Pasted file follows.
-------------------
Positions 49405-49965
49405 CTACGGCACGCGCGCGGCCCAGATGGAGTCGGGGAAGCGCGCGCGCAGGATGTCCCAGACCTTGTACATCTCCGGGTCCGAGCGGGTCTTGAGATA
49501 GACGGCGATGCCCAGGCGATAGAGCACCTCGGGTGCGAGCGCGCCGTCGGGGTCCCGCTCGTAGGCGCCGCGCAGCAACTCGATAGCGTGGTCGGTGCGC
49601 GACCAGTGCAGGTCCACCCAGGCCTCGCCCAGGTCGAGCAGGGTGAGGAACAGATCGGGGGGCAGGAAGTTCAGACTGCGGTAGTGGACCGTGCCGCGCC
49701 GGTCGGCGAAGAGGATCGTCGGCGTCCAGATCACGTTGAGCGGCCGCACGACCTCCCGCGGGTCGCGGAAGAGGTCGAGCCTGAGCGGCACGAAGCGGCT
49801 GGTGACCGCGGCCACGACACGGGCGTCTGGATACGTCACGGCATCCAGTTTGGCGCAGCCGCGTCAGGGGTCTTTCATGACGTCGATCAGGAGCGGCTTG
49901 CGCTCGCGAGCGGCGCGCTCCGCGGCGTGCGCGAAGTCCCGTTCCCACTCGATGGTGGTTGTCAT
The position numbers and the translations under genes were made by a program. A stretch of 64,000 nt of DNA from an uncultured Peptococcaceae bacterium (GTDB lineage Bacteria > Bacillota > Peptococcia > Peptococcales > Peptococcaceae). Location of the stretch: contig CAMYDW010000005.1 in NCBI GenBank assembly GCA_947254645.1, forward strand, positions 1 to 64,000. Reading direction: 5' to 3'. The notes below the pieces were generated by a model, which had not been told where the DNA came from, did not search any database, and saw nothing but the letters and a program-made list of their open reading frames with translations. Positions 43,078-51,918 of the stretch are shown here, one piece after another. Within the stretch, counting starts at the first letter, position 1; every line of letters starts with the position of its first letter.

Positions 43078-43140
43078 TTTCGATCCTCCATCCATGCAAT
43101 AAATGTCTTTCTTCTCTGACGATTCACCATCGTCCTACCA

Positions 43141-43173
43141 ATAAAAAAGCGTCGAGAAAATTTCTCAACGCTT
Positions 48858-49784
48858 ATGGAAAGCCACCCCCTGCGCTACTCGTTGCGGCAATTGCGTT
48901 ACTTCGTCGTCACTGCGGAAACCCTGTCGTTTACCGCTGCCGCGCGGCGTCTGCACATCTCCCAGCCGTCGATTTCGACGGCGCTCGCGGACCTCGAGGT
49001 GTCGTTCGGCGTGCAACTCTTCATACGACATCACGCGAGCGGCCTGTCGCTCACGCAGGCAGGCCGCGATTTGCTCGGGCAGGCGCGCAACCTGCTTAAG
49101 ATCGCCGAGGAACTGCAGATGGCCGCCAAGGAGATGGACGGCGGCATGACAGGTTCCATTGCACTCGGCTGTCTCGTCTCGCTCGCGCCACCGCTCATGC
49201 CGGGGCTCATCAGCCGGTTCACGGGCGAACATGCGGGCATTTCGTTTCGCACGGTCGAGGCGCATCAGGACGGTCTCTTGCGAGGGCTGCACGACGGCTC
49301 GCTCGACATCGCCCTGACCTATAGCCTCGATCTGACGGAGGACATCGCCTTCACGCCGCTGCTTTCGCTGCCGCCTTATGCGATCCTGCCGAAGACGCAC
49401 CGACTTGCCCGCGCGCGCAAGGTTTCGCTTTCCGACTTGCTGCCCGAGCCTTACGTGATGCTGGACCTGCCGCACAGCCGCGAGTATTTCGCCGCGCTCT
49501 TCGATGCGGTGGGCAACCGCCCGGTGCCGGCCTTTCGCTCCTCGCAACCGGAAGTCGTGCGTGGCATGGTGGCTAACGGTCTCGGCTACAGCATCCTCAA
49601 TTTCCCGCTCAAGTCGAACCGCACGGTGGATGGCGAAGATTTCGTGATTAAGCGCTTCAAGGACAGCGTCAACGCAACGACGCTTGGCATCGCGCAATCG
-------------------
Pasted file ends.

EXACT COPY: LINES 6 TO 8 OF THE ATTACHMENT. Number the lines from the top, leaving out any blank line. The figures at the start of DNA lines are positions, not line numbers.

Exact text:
49801 GGTGACCGCGGCCACGACACGGGCGTCTGGATACGTCACGGCATCCAGTTTGGCGCAGCCGCGTCAGGGGTCTTTCATGACGTCGATCAGGAGCGGCTTG
49901 CGCTCGCGAGCGGCGCGCTCCGCGGCGTGCGCGAAGTCCCGTTCCCACTCGATGGTGGTTGTCAT
The position numbers and the translations under genes were made by a program. A stretch of 64,000 nt of DNA from an uncultured Peptococcaceae bacterium (GTDB lineage Bacteria > Bacillota > Peptococcia > Peptococcales > Peptococcaceae). Location of the stretch: contig CAMYDW010000005.1 in NCBI GenBank assembly GCA_947254645.1, forward strand, positions 1 to 64,000. Reading direction: 5' to 3'. The notes below the pieces were generated by a model, which had not been told where the DNA came from, did not search any database, and saw nothing but the letters and a program-made list of their open reading frames with translations. Positions 43,078-51,918 of the stretch are shown here, one piece after another. Within the stretch, counting starts at the first letter, position 1; every line of letters starts with the position of its first letter.